The stored procedure approach also will not work out of the box, because XML certainly does not support the concept of stored procedures. However, you can create a solution relatively easily. All you have to do is create a piece of code named GetNames with a single parameter, and then call that code from an XML data service. That little snippet simply needs to load the XML file, apply an XPath query (or any other sort of XML processing), and return the result in a fashion compatible to the SQL Server stored procedure. With ADO.NET and System.XML, this task is surprisingly easy.

The approach I want to demonstrate accomplishes this task very elegantly (in my opinion). Rather than adding all such methods to an XML data service manually, I like to use an object I call a stored procedure façade. This is an object that can act very similar to a system that supports stored procedures natively. The idea is to create a simple .NET object with methods that can be treated like stored procedures, even though they are just standard methods. The goal is to provide a simple way to execute those methods without having to hard code them into the data service. This task is accomplished by a method called ExecuteFakeQuery(), which is defined on an abstract StoredProcFacade class. Developers can derive from that class, add their own methods, and then execute them by passing a standard IDbCommand object (like the one you created in the second example above) to the ExecuteFakeQuery() method.

The key to implementing such a façade object lies in .NET Reflection. Reflection allows you to inspect objects and find out what methods and properties they have. Reflection also allows you to execute these methods dynamically. Using these capabilities, you can inspect the command object passed to the ExecuteFakeQuery() method, match it up with a method on the façade object, execute that method dynamically, and return the result as if it came from a stored procedure in SQL Server. Listing 5 shows the implementation of the base façade class.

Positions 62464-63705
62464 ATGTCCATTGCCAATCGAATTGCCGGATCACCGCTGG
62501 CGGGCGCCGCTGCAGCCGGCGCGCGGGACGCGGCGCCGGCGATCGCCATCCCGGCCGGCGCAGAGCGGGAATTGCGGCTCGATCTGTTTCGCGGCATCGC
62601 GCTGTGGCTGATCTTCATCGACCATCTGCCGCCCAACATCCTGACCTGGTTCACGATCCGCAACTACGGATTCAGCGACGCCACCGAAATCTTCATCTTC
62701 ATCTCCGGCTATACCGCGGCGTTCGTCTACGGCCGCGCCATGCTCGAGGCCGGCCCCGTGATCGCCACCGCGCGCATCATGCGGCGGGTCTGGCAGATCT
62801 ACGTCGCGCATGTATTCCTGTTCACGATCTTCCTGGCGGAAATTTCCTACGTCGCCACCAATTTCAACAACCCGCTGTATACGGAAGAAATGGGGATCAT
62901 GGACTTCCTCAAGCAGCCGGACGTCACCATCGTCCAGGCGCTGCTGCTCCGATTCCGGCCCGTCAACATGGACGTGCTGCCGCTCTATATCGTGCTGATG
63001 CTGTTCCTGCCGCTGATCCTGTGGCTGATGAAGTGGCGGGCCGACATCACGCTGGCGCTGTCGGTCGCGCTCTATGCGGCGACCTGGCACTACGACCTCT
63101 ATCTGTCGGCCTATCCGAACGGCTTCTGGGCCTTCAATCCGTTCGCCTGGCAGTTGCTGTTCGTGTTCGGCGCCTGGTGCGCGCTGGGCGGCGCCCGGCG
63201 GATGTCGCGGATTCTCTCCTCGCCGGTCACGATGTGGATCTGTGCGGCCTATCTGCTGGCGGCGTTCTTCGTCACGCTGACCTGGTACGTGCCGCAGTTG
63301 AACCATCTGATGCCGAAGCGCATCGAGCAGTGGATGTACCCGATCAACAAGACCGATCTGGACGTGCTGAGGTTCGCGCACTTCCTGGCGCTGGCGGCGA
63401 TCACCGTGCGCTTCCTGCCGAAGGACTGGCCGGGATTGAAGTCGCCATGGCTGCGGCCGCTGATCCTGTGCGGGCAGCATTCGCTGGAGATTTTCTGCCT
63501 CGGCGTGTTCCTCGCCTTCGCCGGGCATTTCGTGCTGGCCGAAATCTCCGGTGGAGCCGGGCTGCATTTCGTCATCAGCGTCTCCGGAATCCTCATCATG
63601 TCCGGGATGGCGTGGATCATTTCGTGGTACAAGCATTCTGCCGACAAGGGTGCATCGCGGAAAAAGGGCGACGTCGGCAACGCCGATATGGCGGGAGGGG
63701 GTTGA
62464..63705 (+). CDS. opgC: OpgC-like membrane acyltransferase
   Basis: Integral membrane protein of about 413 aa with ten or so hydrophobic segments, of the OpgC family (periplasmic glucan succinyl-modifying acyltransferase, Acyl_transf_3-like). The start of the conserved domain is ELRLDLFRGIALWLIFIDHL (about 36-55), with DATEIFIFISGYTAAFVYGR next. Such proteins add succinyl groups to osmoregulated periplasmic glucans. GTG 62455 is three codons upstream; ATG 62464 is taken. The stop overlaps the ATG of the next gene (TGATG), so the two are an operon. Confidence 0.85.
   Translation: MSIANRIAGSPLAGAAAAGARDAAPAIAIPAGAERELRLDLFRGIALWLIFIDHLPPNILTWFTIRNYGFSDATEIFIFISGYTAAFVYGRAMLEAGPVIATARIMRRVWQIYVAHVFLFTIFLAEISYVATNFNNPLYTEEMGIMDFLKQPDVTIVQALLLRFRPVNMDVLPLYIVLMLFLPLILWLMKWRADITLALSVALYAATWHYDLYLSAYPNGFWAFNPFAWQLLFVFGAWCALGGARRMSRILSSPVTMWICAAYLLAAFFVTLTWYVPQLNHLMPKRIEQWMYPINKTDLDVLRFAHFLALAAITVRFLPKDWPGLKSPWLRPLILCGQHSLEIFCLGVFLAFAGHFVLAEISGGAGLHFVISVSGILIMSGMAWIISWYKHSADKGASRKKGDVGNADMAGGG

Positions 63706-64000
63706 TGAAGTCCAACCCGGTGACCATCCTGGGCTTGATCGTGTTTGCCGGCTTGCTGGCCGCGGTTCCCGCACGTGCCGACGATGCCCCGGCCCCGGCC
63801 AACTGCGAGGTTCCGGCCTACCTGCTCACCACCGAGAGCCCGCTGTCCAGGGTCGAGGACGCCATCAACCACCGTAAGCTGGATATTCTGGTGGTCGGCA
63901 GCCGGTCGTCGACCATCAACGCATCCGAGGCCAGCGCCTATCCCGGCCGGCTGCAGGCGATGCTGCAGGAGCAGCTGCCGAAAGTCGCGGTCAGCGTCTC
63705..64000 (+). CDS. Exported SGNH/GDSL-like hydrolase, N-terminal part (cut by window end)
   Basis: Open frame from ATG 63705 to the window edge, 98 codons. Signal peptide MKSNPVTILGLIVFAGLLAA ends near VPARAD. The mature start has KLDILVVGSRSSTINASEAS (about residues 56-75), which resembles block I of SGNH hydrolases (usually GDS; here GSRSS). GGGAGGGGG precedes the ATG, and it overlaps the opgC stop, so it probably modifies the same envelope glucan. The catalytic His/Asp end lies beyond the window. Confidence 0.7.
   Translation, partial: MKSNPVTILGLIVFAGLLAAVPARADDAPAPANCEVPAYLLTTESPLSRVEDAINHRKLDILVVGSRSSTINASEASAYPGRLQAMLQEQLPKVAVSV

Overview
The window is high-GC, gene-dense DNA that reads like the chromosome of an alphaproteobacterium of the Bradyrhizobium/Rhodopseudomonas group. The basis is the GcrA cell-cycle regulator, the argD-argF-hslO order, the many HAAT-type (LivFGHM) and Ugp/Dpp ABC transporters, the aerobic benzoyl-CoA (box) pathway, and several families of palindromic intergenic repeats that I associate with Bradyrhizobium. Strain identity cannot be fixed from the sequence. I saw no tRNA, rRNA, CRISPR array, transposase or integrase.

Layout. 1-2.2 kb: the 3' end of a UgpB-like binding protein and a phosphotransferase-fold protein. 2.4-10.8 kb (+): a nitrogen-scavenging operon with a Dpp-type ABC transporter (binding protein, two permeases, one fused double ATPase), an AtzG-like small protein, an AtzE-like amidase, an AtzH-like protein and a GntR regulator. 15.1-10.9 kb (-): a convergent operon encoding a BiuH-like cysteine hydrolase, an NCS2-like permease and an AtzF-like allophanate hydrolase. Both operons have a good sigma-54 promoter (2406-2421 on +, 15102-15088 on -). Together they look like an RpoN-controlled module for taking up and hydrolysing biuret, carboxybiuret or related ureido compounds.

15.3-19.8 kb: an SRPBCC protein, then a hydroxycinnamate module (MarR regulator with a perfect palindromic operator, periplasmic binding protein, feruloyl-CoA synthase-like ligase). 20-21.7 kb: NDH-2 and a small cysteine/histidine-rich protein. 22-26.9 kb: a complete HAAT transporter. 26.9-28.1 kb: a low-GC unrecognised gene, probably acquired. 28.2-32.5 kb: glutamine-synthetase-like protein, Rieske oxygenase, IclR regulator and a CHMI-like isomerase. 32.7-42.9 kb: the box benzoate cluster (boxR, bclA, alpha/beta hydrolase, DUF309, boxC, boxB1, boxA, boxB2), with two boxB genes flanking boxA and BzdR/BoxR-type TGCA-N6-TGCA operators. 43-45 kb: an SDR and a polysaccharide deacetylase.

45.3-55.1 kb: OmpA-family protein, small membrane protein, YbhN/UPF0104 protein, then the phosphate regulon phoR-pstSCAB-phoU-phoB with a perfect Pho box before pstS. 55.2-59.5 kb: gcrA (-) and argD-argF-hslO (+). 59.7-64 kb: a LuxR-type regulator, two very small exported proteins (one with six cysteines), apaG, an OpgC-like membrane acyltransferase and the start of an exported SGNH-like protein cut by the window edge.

Now that you have the tricky part wrapped up in a reusable class, you can subclass it and add the GetNames() method that the query is expecting to use. Listing 6 shows an implementation of that method that is purposely kept rather wild to demonstrate how different the method can be from normal data access. (This method assumes an XML file as it would have been created by the naïve offline approach shown above.)

Now all that's missing is the ExecuteQuery() method in a new XML data service. The implementation of that method is so simple it only requires a few lines of code:

public DataSet ExecuteQuery(IDbCommand cmd, string resultName) { if (cmd.CommandType != CommandType.StoredProcedure) { throw new Exception("Not a stored proc!"); } StoredProcFacade f = new CustomerStoredProcedures(); return f.ExecuteFakeQuery((SqlCommand)cmd); }

Of course, this code could be easily enhanced by allowing for an external configuration option specifying which stored procedure façade to use.

Voila! You have now ported the application to work with XML as a database through the use of stored procedures. Note that in many scenarios, the fake stored procedures can be mapped to highly performing database access, resulting in implementations far superior to the XML example. Also, the implementation of these stored procedures (fake or real) is pretty straightforward, especially as many of them can usually be code generated. This is especially true for CRUD (insert, update, delete) stored procedures that deal with insert, update, and delete operations.

Note that another benefit you get from this approach is that the stored procedure (fake or real) can map data from a structurally incompatible data source to the expected result format.